Netizen Report: Are France’s Human Rights Commitments Crumbling Post-Charlie?

Global Voices Advocacy’s Netizen Report offers an international snapshot of challenges, victories, and emerging trends in Internet rights around the world.

French human rights defenders are navigating new depths of hypocrisy in national policymaking in the wake of the Charlie Hebdo attack. Since January, hundreds of Internet users have been punished over comments on political controversies surrounding the attack. And just last week, the French Interior Ministry ordered Internet service providers to block five websites that it says condoned terrorism. According to AFP, the blocked sites included al-Hayat Media Center, which has been identified as a media producer associated with ISIS. Also blocked was Islamic-news.info, which now appears to have been taken down from the Web altogether. None of these blocking orders were reviewed by a judge. An unnamed Interior Ministry official said that it expected to issue such bans on “dozens” of additional websites, exercising new counterterrorism rules proposed in November and passed in February. read more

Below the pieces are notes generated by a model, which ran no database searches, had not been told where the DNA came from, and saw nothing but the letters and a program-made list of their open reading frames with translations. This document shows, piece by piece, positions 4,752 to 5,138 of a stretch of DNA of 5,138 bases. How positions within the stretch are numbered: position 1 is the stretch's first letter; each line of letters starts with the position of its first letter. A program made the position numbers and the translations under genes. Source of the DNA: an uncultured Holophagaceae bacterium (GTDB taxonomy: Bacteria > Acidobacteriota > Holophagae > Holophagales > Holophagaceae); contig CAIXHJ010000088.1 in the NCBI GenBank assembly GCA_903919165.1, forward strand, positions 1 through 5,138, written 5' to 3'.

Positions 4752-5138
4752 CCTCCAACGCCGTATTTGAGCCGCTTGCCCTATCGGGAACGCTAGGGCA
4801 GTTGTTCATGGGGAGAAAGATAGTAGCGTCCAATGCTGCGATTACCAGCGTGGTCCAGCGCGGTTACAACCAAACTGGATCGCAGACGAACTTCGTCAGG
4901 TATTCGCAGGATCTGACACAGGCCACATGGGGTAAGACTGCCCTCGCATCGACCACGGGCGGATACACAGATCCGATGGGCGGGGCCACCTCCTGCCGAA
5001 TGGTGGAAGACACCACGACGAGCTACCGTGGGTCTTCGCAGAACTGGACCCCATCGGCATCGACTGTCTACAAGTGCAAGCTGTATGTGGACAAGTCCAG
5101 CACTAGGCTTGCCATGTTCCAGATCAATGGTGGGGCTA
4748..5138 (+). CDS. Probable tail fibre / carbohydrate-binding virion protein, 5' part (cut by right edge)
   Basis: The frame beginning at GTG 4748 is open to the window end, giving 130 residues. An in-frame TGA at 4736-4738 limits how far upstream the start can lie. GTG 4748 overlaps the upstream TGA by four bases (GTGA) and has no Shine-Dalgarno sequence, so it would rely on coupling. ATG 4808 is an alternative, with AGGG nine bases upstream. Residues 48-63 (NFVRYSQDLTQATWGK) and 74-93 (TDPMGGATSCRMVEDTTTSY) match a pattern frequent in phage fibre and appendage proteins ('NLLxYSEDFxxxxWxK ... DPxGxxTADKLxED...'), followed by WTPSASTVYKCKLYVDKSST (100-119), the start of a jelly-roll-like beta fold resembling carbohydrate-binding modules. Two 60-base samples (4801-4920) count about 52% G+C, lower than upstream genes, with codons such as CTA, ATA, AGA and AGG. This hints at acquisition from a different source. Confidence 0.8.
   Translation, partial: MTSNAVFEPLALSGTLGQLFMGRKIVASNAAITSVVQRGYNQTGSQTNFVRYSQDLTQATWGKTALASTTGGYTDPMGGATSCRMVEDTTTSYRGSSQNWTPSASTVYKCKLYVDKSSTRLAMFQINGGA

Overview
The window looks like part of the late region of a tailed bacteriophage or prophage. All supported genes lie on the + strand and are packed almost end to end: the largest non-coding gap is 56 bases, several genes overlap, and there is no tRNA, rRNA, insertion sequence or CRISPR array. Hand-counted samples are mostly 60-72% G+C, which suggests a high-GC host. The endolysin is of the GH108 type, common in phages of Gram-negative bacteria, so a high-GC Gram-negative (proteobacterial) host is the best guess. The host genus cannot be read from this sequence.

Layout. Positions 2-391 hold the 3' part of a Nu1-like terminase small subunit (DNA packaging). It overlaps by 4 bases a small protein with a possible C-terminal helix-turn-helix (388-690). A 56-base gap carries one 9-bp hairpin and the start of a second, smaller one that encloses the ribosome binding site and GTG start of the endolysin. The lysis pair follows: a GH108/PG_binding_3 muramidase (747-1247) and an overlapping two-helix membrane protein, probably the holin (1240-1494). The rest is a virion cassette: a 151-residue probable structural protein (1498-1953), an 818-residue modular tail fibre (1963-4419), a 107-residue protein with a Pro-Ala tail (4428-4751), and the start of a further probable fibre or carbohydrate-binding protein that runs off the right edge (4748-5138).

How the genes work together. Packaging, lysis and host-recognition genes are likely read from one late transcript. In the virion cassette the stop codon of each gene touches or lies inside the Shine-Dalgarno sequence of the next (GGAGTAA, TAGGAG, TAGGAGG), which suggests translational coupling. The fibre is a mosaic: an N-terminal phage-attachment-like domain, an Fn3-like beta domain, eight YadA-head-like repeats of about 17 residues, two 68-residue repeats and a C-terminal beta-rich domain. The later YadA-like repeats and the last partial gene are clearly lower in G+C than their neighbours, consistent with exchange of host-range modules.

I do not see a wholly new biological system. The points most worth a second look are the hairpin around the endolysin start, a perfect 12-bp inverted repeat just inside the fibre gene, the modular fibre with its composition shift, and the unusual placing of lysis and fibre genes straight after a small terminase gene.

Further stories from this Netzien Report:

  • Turkey uses French example to justify censorship
  • Macedonian journalist speaks out on surveillance
  • Indian Supreme Court says no to censorship
  • China anti-censorship site GreatFire.org under attack
  • Human Rights Watch website blocked briefly in Egypt
  • Twitter’s verified users test new anti-harassment feature
  • Digital rights advocates launch principles for online platforms

 

Camilla Wood

UK based Legal Aid Lawyer

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